With attendance in particular, one of the ways the league currently manages this is by incrementally making the scores that each player receives worth more at events within a larger size "bracket". Essentially - you beat more people with your overall finish, you get a higher score. Simple, fair, and transparent. However, with game size and number of rounds played there is no scoring range to represent the differences - largely because arguing which size game or number of rounds is the best measure for skill is a hugely debatable topic, and the more important factor is what the minimum standard should be in order to get a meaningful score. Obviously we can't rely on the results of an event with say - only 2 rounds to accurately determine skill. One bad matchup or random event during a game could have a huge impact on the final standings. The same logic applies to games with a much smaller model count than that which is recommended as the "standard" for the game system in question.

To protect the integrity of the leagues, there does need to be a few minimum event standards. If these didn't apply, then a bunch of mates could just get together and run a mini tournament in their garage every weekend and we'd have no rule to stop the scores from every one of these being added. Not only would this create a nightmarish amount of work to administer, but it would also flood the league with results generated from a small number of people - which is not what we're trying to facilitate at all. The weighting behind the information gathered needs to be substantial enough to warrant the time & effort required to track it.

I've listened to the feedback and reflected a lot on this issue during the year. Whilst I'm still very keen to hear more thoughts on the topic, the general conclusion I've come to is that we DO need to look at including the results from these smaller events in some kind of way that matters - but doesn't risk devaluing the points available at the more "mainstream" size tournaments. I'm actually pretty confident that this won't affect the players at the top end of the competitive scale at all anyway. After all - these are the people who typically get there by attaining big results at several medium to large tournaments throughout the gaming calendar, and any result they attain at a tournament with a small number of players, rounds, or army sizes is very unlikely to be one of their "top scores" that actually get counted towards that player's ladder standing. Who it will matter to - is the players at the more conservative end of the league, who frankly will probably get a bit more out of seeing their standings boosted at these smaller events where they can avoid some of the "sharks" of the WA tournament scene. ;)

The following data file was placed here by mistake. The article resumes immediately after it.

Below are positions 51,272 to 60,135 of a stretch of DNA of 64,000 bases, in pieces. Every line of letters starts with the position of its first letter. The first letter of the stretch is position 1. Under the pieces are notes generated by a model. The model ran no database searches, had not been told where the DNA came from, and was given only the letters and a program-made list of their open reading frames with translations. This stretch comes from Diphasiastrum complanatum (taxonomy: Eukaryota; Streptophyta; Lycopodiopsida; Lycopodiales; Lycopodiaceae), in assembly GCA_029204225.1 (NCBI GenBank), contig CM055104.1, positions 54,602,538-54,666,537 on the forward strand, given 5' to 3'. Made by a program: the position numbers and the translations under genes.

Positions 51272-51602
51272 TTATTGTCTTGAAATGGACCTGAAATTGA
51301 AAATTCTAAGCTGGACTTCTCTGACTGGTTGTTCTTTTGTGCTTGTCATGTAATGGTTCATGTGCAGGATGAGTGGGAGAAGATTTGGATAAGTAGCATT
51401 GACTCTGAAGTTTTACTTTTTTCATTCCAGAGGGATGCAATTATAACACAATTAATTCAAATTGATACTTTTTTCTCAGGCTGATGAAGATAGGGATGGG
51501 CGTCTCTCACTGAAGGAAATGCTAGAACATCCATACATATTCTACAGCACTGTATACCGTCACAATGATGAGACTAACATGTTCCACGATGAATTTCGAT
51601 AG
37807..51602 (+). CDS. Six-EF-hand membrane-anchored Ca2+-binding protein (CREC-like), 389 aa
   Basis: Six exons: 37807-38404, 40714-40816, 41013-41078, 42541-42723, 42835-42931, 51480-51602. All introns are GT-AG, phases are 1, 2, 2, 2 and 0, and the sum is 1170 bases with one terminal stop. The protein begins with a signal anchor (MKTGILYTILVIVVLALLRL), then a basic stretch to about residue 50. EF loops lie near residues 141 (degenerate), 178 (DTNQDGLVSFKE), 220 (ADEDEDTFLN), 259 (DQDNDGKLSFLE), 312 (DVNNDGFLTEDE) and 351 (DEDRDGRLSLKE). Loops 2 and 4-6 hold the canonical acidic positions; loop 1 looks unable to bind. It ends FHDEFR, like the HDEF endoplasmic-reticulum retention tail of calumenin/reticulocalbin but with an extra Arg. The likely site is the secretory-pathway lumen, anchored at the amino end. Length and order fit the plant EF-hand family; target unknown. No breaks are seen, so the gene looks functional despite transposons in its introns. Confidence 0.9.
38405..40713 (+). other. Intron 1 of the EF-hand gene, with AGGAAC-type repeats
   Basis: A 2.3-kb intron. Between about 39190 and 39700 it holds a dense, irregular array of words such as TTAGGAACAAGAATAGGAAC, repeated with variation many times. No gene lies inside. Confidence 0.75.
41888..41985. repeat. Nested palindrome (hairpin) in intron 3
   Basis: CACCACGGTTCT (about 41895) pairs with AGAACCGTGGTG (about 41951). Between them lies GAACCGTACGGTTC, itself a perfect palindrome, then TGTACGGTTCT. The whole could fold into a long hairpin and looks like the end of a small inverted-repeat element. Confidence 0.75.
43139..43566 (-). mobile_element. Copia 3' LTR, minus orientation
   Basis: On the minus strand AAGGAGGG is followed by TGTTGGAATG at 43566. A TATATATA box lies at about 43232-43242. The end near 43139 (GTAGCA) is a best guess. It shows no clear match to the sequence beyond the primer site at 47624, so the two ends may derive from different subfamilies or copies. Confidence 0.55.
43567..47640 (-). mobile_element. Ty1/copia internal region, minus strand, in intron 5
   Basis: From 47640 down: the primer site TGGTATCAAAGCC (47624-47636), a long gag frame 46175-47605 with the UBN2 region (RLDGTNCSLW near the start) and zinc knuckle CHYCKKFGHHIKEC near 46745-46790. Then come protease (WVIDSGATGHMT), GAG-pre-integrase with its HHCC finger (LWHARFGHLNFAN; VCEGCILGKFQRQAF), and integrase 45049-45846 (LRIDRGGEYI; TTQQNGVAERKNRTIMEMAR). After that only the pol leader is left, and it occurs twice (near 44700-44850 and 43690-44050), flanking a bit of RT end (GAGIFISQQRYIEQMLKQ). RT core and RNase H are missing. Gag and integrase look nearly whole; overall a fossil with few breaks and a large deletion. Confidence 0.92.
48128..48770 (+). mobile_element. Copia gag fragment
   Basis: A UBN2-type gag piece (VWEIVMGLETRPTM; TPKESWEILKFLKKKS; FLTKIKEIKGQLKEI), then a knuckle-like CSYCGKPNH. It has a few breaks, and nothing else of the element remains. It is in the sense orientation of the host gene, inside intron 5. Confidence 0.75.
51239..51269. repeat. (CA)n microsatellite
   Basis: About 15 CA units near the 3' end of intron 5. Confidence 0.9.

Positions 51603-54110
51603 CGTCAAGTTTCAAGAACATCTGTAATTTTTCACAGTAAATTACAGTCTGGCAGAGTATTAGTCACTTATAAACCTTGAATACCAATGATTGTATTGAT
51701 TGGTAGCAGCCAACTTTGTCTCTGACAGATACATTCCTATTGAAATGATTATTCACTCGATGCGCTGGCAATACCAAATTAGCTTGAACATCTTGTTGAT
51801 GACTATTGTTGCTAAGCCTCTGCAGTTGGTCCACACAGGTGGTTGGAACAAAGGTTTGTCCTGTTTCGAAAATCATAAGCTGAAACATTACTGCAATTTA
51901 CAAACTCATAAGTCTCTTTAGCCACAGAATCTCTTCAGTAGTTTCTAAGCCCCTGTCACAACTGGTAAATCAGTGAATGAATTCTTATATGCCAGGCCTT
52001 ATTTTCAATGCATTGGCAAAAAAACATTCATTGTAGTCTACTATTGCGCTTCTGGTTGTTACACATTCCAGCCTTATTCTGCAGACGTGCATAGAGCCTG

As a note - (because I'm sure someone will ask), if the change is made on 1st Jan to include scores from smaller events that have not appeared in the league ladders during 2012 but are still part of the last 12 month "window", then they can be added retrospectively and incorporated in the new ladders that go live at the beginning of the year.

Number of events incorporated into player standings
This was originally set up as the same value for each of the 3 systems (for consistency) and was based on the attendance trends for players across tournaments for the previous 12 months. As this is a changing and always evolving trend, it certainly needs to be reviewed again. I am also of the opinion now that we need to look at each game system separately. Attendance averages for one game are not necessarily the same as another (as you will see in my next post which will cover some of the current stats from the most recent 12 months).

Getting the number of events that count towards a player's score right is a bit of a balancing act. On one hand, the more event results we include - the more accurate the performance data is and it does tend to encourage players to get out and attend more tournaments. On the other hand, the last thing we want to be doing is simply assigning high scores to players for quantity of attendance rather than the quality of their performance. The best players are certainly not just the ones that can manage to attend just about every tournament during the year.

Currently, the league incorporates a player's best 2 results for the current 12 month cycle to create their league points total (not counting the bonus "podium points" that are available for attending and placing at additional events). My current thoughts based on the updated attendance data is to change this to the following:

- Warhammer 40,000: best 3 results
- Warhammer: best 2 results
- Warmachine/Hordes: best 3 results